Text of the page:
Over the past half century; a number of countries have officially apologized to the families of the victims for the genocide they have become a reason of the causalities, and some have even tried to compensate them, but the Iraqi government has not yet apologized for the genocide of the Kurdish. A formal apology is a speech or letter addressed to the aggrieved party expressing regret and apology for the material and moral damage caused by a decision, policy, or action committed by the party making the apology. Within the framework of a sense of responsibility towards human society in general and the victims in particular, as well as to lessen the suffering of the victims and restore confidence in justice and equality in human society, an official apology should be publicly announced. In order to calm the anger and protest of the victim, as well as prevent tension between the perpetrator and the victim. It is therefore considered the beginning of steps to resolve historical conflicts in a friendly and civilized manner. Historically, the tradition of official apologies dates back to 1077, when the Roman Emperor Henry IV apologized to Pope Gregory VII due to the conflicts between the state and the church. The compensation was stand on foot in the snow for three days.
“The Japanese and apologies”
In recent history, Japan has the most prominent apologies to other countries, although during World War II, both Hiroshima and Nakazaki were hit by nuclear attacks by the US military, killing more than 200,000 people. After the end of World War II, the Japanese prime minister in a speech at the United Nations, for his country’s role in World War II, apologized to all countries affected, especially the United States, for the attack on US forces in Pearl Harbor. But the United States did not apologize for the use of atomic bombs on Hiroshima and Nagasaki. In 1981-1989, US President Ronald Reagan apologized to Japanese-Americans detained during World War II on charges of pro-Japan and paid $20,000 in compensation to each survivor.
Germany occupied Namibia from 1884 to 1920 When the country’s inhabitants tried to achieve independence, Germany forcibly resisted them and killed tens of thousands of citizens during the years (1904-1908). In 2004, on the 100th anniversary of the massacre, German Aid and Development Minister Hedamaria Wachoch Zul visited Namibia and apologized to the Namibian people. In 2021, after five years of negotiations between the German government and the Namibian government, German Foreign Minister Heiko Maas said in a statement: “In light of Germany’s historical and moral responsibilities, we apologize to Namibia in general and the descendants of the victims in particular. Germany has also decided to provide $1.35 billion to the Namibian government for the reconstruction of the country.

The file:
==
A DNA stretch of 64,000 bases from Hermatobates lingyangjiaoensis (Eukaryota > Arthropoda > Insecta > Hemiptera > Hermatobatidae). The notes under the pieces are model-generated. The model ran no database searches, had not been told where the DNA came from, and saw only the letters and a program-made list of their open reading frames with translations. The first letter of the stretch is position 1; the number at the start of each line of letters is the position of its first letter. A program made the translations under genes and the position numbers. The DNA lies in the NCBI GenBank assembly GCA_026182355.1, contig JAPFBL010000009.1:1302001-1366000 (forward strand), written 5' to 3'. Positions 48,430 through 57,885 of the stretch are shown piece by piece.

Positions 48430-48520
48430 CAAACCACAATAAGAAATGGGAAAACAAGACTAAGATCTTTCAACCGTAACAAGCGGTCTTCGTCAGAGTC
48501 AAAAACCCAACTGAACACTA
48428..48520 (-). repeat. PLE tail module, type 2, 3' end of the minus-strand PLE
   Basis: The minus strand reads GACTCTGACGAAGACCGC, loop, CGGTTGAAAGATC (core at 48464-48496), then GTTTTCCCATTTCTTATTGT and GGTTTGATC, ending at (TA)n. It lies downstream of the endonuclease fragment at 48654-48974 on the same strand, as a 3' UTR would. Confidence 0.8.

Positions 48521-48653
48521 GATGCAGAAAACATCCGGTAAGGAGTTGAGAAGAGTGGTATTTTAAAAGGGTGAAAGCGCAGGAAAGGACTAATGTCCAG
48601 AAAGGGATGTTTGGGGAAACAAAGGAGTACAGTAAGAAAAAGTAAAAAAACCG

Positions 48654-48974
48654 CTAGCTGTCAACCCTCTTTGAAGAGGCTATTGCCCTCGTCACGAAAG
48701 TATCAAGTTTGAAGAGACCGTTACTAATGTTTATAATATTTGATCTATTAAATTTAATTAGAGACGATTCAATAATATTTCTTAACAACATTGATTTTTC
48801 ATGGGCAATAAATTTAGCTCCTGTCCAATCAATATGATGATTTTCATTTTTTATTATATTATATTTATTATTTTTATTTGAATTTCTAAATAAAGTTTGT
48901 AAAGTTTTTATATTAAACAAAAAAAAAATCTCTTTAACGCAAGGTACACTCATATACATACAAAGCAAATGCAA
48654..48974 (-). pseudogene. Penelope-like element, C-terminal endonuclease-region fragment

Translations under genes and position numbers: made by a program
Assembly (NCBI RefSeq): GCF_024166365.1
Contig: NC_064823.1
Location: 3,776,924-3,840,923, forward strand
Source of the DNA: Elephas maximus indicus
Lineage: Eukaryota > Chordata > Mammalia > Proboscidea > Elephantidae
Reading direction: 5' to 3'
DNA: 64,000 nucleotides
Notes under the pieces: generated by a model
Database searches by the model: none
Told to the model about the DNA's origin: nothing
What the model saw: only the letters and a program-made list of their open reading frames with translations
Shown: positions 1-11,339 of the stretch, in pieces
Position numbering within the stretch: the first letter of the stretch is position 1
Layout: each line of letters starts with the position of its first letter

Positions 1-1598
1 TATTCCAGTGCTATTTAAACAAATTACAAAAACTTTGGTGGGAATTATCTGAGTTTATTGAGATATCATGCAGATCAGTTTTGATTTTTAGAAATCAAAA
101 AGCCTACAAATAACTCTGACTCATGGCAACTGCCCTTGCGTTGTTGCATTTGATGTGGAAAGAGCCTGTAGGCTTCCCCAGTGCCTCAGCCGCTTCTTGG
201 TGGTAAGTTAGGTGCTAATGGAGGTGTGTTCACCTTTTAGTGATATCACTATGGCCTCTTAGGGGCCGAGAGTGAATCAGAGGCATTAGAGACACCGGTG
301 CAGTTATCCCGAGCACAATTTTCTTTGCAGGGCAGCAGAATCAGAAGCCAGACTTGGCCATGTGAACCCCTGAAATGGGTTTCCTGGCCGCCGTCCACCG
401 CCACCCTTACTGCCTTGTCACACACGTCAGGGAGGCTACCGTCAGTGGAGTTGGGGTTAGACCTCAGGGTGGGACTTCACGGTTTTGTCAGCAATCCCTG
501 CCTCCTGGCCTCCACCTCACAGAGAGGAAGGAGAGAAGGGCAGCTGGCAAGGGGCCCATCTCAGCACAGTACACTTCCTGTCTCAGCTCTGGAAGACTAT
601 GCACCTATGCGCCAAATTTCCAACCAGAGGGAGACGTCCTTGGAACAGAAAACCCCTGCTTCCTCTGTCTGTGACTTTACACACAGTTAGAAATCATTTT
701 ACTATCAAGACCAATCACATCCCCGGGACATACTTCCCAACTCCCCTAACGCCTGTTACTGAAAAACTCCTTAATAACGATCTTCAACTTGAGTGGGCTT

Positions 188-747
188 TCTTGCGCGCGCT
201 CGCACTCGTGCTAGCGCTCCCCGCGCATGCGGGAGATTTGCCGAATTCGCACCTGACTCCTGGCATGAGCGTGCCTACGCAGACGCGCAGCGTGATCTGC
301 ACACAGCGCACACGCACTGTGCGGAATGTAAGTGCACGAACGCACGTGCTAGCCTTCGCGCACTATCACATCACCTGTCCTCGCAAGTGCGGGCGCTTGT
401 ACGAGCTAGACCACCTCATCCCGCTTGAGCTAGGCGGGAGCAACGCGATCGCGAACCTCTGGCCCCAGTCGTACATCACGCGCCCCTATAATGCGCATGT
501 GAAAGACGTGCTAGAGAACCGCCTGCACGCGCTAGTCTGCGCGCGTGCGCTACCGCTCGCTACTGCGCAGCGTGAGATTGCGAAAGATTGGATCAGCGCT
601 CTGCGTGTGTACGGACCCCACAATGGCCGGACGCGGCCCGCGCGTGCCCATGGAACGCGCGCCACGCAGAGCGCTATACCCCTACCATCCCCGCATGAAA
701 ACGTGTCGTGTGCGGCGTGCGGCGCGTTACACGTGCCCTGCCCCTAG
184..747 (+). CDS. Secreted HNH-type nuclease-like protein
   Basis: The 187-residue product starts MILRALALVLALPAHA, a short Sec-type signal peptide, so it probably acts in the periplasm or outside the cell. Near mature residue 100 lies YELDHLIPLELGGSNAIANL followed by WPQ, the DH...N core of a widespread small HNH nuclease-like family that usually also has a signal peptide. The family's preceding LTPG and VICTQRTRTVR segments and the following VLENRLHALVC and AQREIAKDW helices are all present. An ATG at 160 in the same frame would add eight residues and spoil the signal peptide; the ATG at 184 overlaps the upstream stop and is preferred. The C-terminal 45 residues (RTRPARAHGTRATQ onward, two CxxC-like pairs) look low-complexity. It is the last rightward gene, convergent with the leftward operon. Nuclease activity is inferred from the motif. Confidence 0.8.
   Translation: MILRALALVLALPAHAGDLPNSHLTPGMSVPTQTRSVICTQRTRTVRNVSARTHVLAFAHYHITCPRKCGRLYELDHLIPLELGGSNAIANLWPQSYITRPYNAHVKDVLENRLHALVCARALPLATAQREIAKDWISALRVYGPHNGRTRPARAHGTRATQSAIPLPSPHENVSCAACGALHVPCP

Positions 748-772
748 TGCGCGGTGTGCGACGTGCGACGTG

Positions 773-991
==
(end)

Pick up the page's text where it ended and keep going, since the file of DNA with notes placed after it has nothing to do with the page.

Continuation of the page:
“Pope Vatican’s apology”
During 1990-1994, the civil war between Tutsis and Hutus in Rwanda killed nearly one million people. In March 2017, the Rwandan president asked the Pope to officially apologize for the church’s mistakes during the 1994 genocide. “Once again I apologize to God for the sins and mistakes of the Church and those belonging to the Church, including priests, clergy and religious women who have surrendered to hatred and violence and betrayed their gospel message did.” In Canada, from 1890 to 1969, the Catholic Church ran the Kamloops Local Schools for Indians on behalf of the government, which included 139 schools. About 150,000 children were forcibly taken from their families and placed in schools where they were not allowed to speak their mother tongue in order to be separated from their cultural and family roots and integrated into Canadian society. Some of the children placed in these schools were physically and sexually abused; the Truth and Reconciliation Commission revealed that at least 3,200 children died as a result of abuse or neglect.
“Saddam Hussein’s crimes and amnesties”
The Iraqi army invaded and occupied Kuwait on August 2, 1990, on the orders of then-President Saddam Hussein. In May 1991, the UN Security Council established a compensation committee under Resolution 692, which imposed $52 billion on Iraq to pay compensation to the Kuwaiti people affected by the attack. The decision stated that 5 percent of Iraqi oil revenues would be allocated to compensate the Kuwaitis. On 13/1/2022, the Iraqi government announced the handover of the final amount of compensation to the committee. Saddam’s apology and compensation comes at a time when Iraq has not apologized to the Kurdish for all the crimes committed by the Ba’ath regime against the Kurds in 1963-2003, although in Article 132 of the Iraqi constitution adopted in 2005 It obliged the state to compensate the victims of the crimes of the Ba’ath regime. The Kurdistan Regional Government estimates the damage caused by the Ba’ath regime’s crimes during its forty years of rule at $380 billion. However, none of the Iraqi presidencies, although some of them are Kurdish-dominated, have offered an official apology to the Kurdish or compensated the victims.